Men's Basketball

NCAA Makes Changes to NET Rankings, Expands to Women’s Basketball

Abby Schnable | The PhoenixThe women's basketball team huddles together before taking the court.

Division I women’s basketball will switch to using the newly revised NCAA Evaluation Tool (NET) to help determine which teams make the big dance, according to the NCAA officials. The updated NET formula will apply to both Division I men’s and women’s basketball, according to the NCAA.

The NET is a metric used to estimate the strength of each team and is part of the process used to determine at-large bids for the NCAA Tournament.

The decision to bring NET to Division I women’s basketball was announced May 4 and will go into effect for the 2020-21 season. This comes less than two years after the men’s side made the move to the new metric. Like its male counterpart, women’s basketball previously used the Rating Percentage Index (RPI) to evaluate teams based on wins, loses and strength of schedule.

NET’s algorithm is a better indicator of a team’s strength — Nina King, the chair of the 2020-21 NCAA Division I Women’s Basketball Committee said in a press release from the NCAA. That’s why the committee decided to shift away from the RPI, which had been used by the committee since 1984, King said.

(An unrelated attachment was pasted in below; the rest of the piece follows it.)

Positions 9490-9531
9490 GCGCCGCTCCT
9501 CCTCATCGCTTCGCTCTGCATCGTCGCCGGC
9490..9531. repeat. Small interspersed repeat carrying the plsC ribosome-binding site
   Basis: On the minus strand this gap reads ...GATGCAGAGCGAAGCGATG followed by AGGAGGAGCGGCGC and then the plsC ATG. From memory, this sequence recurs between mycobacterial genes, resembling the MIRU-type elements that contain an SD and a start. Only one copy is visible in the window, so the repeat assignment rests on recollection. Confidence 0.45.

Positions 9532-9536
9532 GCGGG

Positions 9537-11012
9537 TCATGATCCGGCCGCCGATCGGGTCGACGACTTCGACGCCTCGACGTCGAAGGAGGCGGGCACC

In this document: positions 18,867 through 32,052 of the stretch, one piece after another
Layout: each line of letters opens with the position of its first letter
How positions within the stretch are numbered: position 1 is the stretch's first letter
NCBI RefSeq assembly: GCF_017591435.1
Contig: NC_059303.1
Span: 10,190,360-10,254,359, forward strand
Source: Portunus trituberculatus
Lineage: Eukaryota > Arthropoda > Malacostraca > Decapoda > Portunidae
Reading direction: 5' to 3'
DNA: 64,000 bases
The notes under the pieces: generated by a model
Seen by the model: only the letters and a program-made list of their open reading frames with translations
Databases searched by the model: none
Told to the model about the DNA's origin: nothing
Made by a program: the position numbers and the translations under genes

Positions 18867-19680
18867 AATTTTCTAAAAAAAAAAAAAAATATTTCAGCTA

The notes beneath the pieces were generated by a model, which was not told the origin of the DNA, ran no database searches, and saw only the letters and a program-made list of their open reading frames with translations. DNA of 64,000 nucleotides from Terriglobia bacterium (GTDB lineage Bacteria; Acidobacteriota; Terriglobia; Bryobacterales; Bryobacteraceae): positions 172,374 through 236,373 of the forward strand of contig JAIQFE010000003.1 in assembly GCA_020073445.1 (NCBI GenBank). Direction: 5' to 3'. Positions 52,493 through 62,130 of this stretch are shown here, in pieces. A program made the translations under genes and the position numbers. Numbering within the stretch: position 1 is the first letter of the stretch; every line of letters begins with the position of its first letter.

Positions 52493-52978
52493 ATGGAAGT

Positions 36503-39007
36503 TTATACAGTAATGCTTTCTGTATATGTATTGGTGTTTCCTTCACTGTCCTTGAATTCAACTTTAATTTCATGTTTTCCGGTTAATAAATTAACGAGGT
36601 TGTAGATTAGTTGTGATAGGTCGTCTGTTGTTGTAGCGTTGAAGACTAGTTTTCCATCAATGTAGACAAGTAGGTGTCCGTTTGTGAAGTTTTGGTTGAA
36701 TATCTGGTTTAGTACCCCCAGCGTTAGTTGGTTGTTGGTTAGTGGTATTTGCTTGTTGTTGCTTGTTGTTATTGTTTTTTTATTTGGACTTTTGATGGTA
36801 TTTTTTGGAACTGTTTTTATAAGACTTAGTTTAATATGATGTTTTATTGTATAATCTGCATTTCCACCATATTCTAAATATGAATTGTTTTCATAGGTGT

“What we found during our comparison analysis was that the NET does a more precise job measuring opponent quality given performance than RPI has been able to provide,” King said in the release. “Doing well on the court and beating good teams continues to be imperative.”

“I want to emphasize that the NET, like the RPI, will be one of many criteria used by the committee in the selection of the 32 at-large teams and seeding of the 64 teams which make up the bracket for the Division I Women’s Basketball Championship.”

Nina King, the chair of the 2020-21 NCAA Division I Women’s Basketball Committee

Loyola women’s basketball head coach Kate Achter said she followed the RPI very closely as a way to gauge the strength of her team throughout the year. She also used it to see how the team stacked up against past seasons. However, Achter also said the Missouri Valley Conference used the RPI as a way to measure its place among all Division I conferences.

“We had a working group on the women’s basketball side in the Missouri Valley Conference that set some benchmarks for our conference in order to return to prominence as a mid-major conference,” Achter said. “Part of those benchmarks had to do with the RPI. … The [transition to] NET came as a surprise to all of us.”

The original NET metric created to help decide at-large bids into the men’s NCAA Tournament — incorporated five different variables. However, the NCAA said the new NET metric is simplified for both men’s and women’s basketball, using just two components: the Team Value Index (TVI) and an adjusted net efficiency rating. 

The NCAA describes TVI as “a result-based feature that rewards teams for beating quality opponents” with road wins being particularly favorable. Adjusted net efficiency rating is the difference between offensive efficiency and defensive efficiency.